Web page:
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Author: Agatha Christie
ISBN13: 978-0553256789
Title: Sleeping Murder
Format: lit lrf azw docx
ePUB size: 1313 kb
FB2 size: 1346 kb
DJVU size: 1572 kb
Language: English
Category: Contemporary
Publisher: Bantam (May 1, 1983)

Sleeping Murder by Agatha Christie

That’s one pattern of murder-and it’s often been done. He complained of sleeplessness and my colleague allowed him a certain amount of sleeping tablets. Whilst pretending to take them, he actually kept them until he had accumulated a sufficient amount and-. He spread out his hands.

Agatha Christie Sleeping Murder A Miss Marple Mystery Contents Cover Title Page 1. A House 2. Wallpaper 3. Cover Her Face. 4. Helen? 5. Murder in Retrospect. 25. Postscript at Torquay. Other Books by Agatha Christie. Gwenda Reed stood, shivering a little, on the quayside. The docks and the custom sheds and all of England that she could see, were gently waving up and down.

Sleeping Murder: Miss Marple's Last Case is a work of detective fiction by Agatha Christie and first published in the UK by the Collins Crime Club in October 1976 and in the US by Dodd, Mead and Company later in the same year. The book features Miss Marple. It was the last Christie novel, published posthumously, although not the last one Christie wrote featuring Miss Marple.

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Sleeping Murder book. There are a dozen in all (plus some short stories, which I did not read this time through), and this is number twelve. The book features Miss Marple in her last mystery. It was the last Christie novel published- posthumously - although not the last one Christie actually wrote.

Author: Agatha Christie. Publisher: Signet, 2004. Chapter 2. Wallpaper2. Chapter 3. ‘Cover her fac. 3. Chapter 5. Murder in Retrospect5.

Sleeping Murder (2003). About book: There are some Authors whose books you read and think "How did they think of that?" Their stories are so unique. Agatha Christie is one such author and Sleeping Murder is one such book that keeps you in a constant state of excitement with all its twists and turns all the while wowing you with its amazing story and its awesome conclusion. Miss Marple investigates a murder that has happened 18 years ag. am a great lover of detective mysteries and when it comes to books written by Agatha Christie I just can’t stop myself. Her books are unique, expertly written with plots so novel and intriguing that if such crimes were to happen in the present day they will leave the police as baffled as in the books. This book is no different and here we meet Gwenda, who is newly married and has recently bought a house in Devon.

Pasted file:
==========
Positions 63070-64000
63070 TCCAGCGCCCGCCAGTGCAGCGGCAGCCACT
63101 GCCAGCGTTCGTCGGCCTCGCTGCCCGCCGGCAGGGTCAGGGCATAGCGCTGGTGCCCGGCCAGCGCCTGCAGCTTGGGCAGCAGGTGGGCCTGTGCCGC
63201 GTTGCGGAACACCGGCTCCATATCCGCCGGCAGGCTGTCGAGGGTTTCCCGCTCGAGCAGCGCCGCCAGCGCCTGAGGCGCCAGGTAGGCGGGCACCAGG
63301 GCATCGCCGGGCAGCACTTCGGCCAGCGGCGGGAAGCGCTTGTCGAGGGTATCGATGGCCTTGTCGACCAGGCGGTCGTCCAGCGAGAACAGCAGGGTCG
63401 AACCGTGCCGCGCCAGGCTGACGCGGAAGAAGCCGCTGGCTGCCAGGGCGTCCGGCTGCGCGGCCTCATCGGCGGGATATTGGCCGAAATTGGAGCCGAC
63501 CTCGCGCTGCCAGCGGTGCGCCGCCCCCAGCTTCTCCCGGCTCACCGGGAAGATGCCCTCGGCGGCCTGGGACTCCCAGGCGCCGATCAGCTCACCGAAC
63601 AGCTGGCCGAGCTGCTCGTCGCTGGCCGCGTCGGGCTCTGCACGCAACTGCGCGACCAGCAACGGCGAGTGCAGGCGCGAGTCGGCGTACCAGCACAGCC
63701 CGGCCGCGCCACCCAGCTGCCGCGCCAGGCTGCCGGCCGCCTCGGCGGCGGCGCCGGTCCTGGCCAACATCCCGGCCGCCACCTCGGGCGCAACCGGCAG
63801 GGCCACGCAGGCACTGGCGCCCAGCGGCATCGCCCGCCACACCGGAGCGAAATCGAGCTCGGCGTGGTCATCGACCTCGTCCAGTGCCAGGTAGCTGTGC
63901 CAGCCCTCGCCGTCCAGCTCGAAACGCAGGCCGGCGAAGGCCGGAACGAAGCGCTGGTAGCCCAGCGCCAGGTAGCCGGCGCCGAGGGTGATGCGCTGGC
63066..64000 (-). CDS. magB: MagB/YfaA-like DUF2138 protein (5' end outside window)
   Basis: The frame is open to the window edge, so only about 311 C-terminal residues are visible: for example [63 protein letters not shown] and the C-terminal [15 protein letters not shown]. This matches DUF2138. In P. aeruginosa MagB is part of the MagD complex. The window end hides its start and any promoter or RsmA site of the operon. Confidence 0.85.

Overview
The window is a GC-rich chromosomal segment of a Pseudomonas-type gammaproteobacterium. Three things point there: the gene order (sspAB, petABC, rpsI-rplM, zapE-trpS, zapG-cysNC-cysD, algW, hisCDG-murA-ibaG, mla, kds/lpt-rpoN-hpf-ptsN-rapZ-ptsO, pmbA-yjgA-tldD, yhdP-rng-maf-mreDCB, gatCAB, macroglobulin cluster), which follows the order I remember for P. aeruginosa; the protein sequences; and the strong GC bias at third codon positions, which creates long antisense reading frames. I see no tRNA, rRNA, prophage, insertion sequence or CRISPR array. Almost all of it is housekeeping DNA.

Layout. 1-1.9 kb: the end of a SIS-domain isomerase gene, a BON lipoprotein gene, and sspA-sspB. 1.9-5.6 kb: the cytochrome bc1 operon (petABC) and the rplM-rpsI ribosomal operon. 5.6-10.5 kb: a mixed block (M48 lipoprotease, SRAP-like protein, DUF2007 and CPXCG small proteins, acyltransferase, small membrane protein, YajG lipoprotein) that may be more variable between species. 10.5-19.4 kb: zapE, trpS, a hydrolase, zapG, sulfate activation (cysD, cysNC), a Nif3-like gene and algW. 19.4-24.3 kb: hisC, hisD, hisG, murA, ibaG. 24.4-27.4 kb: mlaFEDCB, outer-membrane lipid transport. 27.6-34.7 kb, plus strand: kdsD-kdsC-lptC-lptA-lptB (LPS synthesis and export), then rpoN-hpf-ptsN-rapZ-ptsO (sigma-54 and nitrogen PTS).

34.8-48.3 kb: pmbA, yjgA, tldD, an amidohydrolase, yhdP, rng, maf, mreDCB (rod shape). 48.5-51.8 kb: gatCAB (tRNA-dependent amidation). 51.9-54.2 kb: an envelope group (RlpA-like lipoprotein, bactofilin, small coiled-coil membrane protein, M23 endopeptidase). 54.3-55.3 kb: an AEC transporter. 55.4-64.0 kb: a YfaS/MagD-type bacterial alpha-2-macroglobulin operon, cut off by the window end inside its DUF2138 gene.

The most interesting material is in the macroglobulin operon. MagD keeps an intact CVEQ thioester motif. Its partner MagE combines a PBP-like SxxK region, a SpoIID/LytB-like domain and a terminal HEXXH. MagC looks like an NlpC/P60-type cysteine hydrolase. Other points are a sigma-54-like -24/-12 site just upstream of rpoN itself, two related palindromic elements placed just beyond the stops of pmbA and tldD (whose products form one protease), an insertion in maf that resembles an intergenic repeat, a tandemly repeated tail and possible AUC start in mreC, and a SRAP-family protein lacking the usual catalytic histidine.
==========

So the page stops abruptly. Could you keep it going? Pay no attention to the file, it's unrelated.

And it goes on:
But in Agatha Christie’s Secret Notebooks, John Curran argues that it was written much later. Sleeping Murder was first adapted for television in 1987 as part of the Miss Marple series by the BBC, starring Joan Hickson as Miss Marple. It was then adapted again in 2006, this time by ITV, for their series Marple which starred Geraldine McEwan. The original manuscript for this story was titled Murder in Retrospect after one of the chapters in the book. Christie then changed the title to Cover her Face, but whilst the story stayed stored in a vault, . James released her debut novel under this title leading to Miss Marple’s last case being titled Sleeping Murder.

Although Gwenda and Giles Reed are determined to solve a macabre puzzle involving a hauntingly familiar Victorian villa and a terrifying vision of a strangled woman, Miss Jane Marple advises them not to uncover a long unreported murder
Reviews: 7
Amazon has managed to link the reviews of another two of Agatha Christie's "Miss Marple" books together ("A Pocket Full of Rye" and "Sleeping Murder"). So, they're mixed up on each book's page and once a person submits a review for one book, they can't do so for the other. So, I'm editing this review to show my reviews for both books:

"A Pocket Full of Rye (3 stars out of 5):"
I had high hopes for Agatha Christie's 1953 Miss Marple novel "A Pocket Full of Rye: A Miss Marple Mystery (Miss Marple Mysteries Book 7)." All the way up to about the 88% point (according to my Kindle), I was impressed with the interesting and fairly well done story and mystery. The theme implied by the title is clever, too. I have some issues with not liking most of the characters (personal problem on my part), the policeman in charge using leading questions, and the lack of even a hint of tracing phone numbers (not sure if that was possible in 1953). However, those are fairly minor. But, at the 88% point, Christie basically dumps everything she's written onto the floor and has Miss Marple pull some convoluted theory out of her hat with no evidence whatsoever (or even rumor). What a let down. Up until then, I was prepared to rate the book at four stars. Afterward, I was angry enough to drop it down to two stars. But, since the book was enjoyable through most of it's length, I'm splitting the difference and going with a Tolerable 3 stars out of 5. A shame.